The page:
Seabird Workshop

In addition to killer whales, rockfish, and other well-known marine mammals and fish of the Puget Sound region, dozens of bird species depend on our saltwater ecosystem. Some of these birds, like the Western Grebe, winter here and fly farther north to nest in the summer. Others, like the Rhinoceros Auklet, summer here and then move to the open ocean for the winter. And then there are species like the Black Oystercatcher that call this area home year-round.

In response to growing evidence that many of these sea bird populations are declining, the SeaDoc Society recently convened a meeting to evaluate causes for these declines and to determine how we could use science to help these wildlife survive and thrive. On September 29th, regional bird experts and managers met at the Tulalip Reservation to discuss this topic. The consensus among these experts was compelling: Numerous populations of seabirds and seaducks are in decline. Meeting participants identified 16 species (approximately 50% of the species found in the region) for which there were concerns about the status of the population.

  • Synergistic factors are probably contributing to these declines, ranging from changes in prey availability and destruction of sensitive breeding habitat, to fisheries by-catch and human disturbance.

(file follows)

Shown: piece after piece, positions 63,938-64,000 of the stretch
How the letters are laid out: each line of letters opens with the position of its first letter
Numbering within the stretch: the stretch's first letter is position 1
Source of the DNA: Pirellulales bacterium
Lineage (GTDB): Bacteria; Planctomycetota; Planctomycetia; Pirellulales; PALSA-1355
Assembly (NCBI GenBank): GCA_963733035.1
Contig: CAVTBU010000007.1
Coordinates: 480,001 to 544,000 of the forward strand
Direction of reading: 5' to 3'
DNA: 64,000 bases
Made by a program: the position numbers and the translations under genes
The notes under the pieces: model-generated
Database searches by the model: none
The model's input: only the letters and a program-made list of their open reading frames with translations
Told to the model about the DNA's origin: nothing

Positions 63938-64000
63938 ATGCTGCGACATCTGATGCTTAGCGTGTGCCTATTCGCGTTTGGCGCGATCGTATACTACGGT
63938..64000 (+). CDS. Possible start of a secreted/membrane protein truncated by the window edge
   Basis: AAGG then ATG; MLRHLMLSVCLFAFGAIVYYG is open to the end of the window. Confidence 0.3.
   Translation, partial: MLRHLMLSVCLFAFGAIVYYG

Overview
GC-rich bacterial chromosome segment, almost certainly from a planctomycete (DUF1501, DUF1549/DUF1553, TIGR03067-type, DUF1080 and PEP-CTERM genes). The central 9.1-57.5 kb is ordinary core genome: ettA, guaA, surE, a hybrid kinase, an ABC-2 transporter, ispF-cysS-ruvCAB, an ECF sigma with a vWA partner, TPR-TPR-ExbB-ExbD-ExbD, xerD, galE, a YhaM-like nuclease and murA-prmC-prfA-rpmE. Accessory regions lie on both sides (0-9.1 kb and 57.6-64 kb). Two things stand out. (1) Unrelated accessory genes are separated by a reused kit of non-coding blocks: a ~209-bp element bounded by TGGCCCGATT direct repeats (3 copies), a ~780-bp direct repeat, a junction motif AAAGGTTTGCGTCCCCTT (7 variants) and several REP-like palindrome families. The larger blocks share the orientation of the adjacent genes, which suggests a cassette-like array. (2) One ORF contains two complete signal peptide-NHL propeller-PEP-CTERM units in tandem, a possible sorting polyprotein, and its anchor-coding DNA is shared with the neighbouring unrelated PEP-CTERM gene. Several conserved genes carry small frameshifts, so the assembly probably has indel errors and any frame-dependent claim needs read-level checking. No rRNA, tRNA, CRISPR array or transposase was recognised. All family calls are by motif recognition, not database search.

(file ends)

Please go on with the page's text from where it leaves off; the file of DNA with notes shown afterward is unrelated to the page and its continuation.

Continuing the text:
• Management organizations like the US Fish and Wildlife Service and the Washington Department of Fish and Wildlife need to improve collaborative efforts for species recovery.
  • Some restoration actions are being held up by a lack of basic biological information, such as what are birds eating, and when and where.
  • Seabirds are long-lived, slowly reproducing, top-level predators and are therefore good indicators of the health of our marine ecosystem, yet the massive declines we’re seeing in these populations are not as well recognized as are declines in other species, such as killer whales.

Fortunately, meeting participants resolved to immediately acquire critical new information, enact some restoration efforts, increase collaboration, and begin a public education campaign. Read meeting notes from the September 29th, 2005 seabird and seaduck research meeting.

While there are many organizations in the region working towards marine conservation, there are no groups charged with convening meetings such as this. The SeaDoc Society is uniquely positioned to leverage private funds to convene regional conservation initiatives, and get people working together on a common issue; the result being much greater than the sum of its parts.

Projects like this would not be possible without private investment by people who care about the future of fish and wildlife populations in the region.

Thank you again for all your support.

Sincerely, Kirsten Gilardi & Joe Gaydos